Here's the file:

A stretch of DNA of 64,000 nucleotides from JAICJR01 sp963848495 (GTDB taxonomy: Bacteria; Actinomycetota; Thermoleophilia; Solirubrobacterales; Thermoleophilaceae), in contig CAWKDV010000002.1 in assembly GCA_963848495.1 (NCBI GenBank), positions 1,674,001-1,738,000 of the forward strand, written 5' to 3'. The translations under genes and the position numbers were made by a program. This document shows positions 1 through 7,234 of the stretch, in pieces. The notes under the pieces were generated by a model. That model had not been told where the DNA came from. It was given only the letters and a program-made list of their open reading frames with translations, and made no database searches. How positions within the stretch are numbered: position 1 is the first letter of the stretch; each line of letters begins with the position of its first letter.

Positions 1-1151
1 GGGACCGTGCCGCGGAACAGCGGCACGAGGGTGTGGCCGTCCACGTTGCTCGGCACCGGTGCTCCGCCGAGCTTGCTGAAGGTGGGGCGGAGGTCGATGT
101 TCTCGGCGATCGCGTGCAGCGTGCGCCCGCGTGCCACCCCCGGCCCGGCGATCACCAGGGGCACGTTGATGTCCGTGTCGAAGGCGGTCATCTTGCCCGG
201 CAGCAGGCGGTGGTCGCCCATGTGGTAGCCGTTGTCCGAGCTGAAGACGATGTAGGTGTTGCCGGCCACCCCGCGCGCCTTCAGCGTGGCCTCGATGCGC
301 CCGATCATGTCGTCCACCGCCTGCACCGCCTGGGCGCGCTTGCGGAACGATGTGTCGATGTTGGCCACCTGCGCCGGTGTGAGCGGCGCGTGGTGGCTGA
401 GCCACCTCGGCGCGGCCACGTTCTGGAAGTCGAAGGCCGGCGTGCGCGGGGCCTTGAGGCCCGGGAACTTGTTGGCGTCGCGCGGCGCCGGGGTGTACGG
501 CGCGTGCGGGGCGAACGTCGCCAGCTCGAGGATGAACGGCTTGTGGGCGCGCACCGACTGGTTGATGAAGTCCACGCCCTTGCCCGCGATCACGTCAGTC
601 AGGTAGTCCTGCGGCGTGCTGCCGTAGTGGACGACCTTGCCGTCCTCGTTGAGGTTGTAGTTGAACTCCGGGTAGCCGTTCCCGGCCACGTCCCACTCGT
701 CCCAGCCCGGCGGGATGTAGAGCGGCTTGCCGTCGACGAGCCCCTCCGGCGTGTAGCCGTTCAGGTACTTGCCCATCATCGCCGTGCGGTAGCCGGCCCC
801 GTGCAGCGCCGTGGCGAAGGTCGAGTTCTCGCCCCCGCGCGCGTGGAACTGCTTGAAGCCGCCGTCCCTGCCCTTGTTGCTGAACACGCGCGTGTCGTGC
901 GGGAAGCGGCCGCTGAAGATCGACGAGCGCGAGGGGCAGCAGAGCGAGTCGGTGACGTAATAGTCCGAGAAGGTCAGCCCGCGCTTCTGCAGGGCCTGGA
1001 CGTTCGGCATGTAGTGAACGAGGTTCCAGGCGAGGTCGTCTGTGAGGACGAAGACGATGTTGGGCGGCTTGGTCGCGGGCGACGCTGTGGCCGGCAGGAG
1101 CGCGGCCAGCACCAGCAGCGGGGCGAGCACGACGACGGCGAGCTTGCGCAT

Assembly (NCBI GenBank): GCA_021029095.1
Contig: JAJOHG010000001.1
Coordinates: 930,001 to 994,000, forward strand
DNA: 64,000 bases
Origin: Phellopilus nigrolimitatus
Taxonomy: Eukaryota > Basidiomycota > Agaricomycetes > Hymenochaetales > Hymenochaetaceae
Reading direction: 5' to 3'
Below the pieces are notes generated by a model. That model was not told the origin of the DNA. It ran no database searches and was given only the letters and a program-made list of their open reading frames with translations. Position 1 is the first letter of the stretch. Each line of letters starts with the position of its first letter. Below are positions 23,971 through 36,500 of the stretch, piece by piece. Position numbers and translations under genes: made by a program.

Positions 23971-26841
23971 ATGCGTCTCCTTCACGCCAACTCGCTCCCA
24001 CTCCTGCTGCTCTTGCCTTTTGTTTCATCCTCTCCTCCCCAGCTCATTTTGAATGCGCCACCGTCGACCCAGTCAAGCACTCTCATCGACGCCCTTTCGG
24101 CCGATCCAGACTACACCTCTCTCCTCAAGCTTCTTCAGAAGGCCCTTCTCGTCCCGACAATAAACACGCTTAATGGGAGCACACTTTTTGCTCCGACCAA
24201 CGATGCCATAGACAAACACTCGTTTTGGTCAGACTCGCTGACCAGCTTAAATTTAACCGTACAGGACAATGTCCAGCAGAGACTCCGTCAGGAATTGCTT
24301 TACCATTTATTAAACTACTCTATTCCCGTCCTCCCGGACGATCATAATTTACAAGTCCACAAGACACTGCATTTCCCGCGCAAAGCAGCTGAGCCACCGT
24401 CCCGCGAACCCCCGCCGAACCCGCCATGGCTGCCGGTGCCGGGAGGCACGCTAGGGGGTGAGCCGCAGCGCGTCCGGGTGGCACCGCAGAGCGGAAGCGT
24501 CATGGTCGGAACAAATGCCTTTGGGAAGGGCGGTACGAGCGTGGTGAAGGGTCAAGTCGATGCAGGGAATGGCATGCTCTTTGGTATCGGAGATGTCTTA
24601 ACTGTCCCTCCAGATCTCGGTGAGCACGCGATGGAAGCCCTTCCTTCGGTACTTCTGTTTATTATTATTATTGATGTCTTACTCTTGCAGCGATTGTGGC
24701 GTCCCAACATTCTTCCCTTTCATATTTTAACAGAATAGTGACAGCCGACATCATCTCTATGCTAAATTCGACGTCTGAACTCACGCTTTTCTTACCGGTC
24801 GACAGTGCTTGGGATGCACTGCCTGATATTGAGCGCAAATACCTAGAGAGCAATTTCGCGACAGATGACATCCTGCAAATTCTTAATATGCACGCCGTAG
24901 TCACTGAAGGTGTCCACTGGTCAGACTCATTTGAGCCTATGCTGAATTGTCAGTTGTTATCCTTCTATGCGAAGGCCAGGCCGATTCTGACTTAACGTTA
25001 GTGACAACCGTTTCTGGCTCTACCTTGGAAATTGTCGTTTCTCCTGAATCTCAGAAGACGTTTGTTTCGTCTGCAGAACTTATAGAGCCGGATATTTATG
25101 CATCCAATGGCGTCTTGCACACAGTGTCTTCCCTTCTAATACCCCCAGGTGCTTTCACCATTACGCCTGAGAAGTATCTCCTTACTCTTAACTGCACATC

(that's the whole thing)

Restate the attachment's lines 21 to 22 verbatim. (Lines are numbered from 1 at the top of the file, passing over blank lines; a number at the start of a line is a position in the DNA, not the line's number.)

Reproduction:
Reading direction: 5' to 3'
Below the pieces are notes generated by a model. That model was not told the origin of the DNA. It ran no database searches and was given only the letters and a program-made list of their open reading frames with translations. Position 1 is the first letter of the stretch. Each line of letters starts with the position of its first letter. Below are positions 23,971 through 36,500 of the stretch, piece by piece. Position numbers and translations under genes: made by a program.